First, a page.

Key West officials had harsh words for their Monroe County counterparts during the city’s budget workshop Thursday, when talk turned to a potential new partnership in Poinciana Gardens assisted-living facility.
Monroe County plans to close the 16-bed Bayshore Manor senior living facility on Stock Island and move the 11 current residents to Poinciana Gardens on Duck Avenue in Key West. That closure will save the county $1.2 million per year and will free up the Bayshore property for other county uses.
Initial discussions, led by county commissioner and former Key West mayor Craig Cates, about a financial partnership between Key West and Monroe County to fund Poinciana Gardens had Key West ponying up $400,000 the first year, $200,000 the second year and $100,000 the third year to give the county time to stabilize the facility’s financial footing.
Key West officials were fine with that arrangement and included the first $400,000 in next year’s budget.
Then, this week, the city learned that Monroe County now expects the city to contribute $600,000 a year for all three years.
That didn’t go over well in Thursday’s city budget workshop, where city commissioners and the mayor discussed opposition from Upper Keys residents to the county spending money on something they won’t use.
“I can’t get it out of my mind the cost savings that the county will realize of $1.2 million by closing Bayshore Manor compared to what we’re being asked,” Mayor Teri Johnston said, adding that the city has received no information, no business plan, no consultant’s report or financial information about Poinciana Gardens, or why it has always struggled to remain salient.
“It’s negotiating with a bully,” city commissioner Greg Davila said on Thursday. “I think it’s necessary, but the county has us over a barrel and they’re comfortable with that. I can’t believe they’re taking this position, but they are. How much does Key West spend for services in the county that we don’t use? I just can’t believe that politically they’re doing this to us.”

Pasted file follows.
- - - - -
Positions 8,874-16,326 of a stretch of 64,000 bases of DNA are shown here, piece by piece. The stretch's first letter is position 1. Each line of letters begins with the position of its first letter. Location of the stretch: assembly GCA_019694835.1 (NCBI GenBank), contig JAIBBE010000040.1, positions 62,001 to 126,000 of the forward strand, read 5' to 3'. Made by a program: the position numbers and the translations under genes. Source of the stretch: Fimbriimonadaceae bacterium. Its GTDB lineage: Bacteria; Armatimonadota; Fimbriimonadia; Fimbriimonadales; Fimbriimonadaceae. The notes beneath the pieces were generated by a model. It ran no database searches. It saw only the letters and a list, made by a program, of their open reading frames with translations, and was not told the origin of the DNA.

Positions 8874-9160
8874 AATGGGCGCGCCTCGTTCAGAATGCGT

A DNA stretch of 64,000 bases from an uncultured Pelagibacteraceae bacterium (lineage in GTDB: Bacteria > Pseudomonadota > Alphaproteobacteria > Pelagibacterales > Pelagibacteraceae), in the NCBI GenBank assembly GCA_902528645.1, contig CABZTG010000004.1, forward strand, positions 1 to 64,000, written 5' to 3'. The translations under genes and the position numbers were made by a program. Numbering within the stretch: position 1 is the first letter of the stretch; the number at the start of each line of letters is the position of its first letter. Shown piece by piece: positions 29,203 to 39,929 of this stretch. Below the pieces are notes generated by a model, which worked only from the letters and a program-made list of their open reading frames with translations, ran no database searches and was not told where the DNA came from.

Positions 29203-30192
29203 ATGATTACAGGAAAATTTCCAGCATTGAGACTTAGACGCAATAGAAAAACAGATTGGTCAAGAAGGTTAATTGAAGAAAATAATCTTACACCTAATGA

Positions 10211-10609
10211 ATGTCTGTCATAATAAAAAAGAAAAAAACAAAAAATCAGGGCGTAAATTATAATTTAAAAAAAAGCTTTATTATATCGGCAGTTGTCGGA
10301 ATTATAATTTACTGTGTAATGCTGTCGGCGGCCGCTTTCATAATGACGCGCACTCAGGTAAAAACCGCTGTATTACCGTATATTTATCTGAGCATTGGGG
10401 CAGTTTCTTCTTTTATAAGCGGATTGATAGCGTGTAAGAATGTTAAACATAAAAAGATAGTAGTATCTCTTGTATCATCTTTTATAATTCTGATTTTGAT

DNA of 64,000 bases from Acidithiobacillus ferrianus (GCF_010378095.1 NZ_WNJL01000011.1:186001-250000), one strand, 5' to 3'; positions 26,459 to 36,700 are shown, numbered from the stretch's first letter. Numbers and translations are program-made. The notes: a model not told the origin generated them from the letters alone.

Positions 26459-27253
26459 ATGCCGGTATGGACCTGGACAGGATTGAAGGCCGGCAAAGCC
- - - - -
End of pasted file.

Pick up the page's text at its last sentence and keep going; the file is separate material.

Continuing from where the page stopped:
Commissioner Jimmy Weekley suggested the city take the county to court.
“Social services are a county’s responsibility,” Weekley said. “That’s how the state of Florida is set up. Is there a way to take Monroe County to court and have a judge say that this is the county’s obligation? How much of our money is paying for stuff, like Rowell’s Marina, in the Upper Keys? It seems to me they don’t want to live up to their obligation by the state.”
Commissioner Sam Kaufman further pointed out that by closing Bayshore Manor, “the county will be reducing services that they’re obligated to provide to some of our most vulnerable residents. Maybe we should discuss the city doing this without the county. If they’re not involved, they can’t close Bayshore Manor. And they gain a lot more than anyone by closing it.”
Commissioner Mary Lou Hoover agreed with a potential legal challenge to the county, saying “We’re bargaining with people’s lives. Every once in a while you have to stand up to a bully. I think we’re going to have to take a strong stand, particularly if the county isn’t willing to come to the table and talk.”
Commissioner Clayton Lopez added, “Where’s the good faith? We’re over a barrel here, but we need to negotiate to get them to come to some reality.”
At the end of the lengthy discussion, the city commission asked city manager Patti McLauchlin to get in touch with county administrator Roman Gastesi and see what can be done. But they decided to keep the $400,000 they already budgeted for Poinciana Gardens in place in the budget.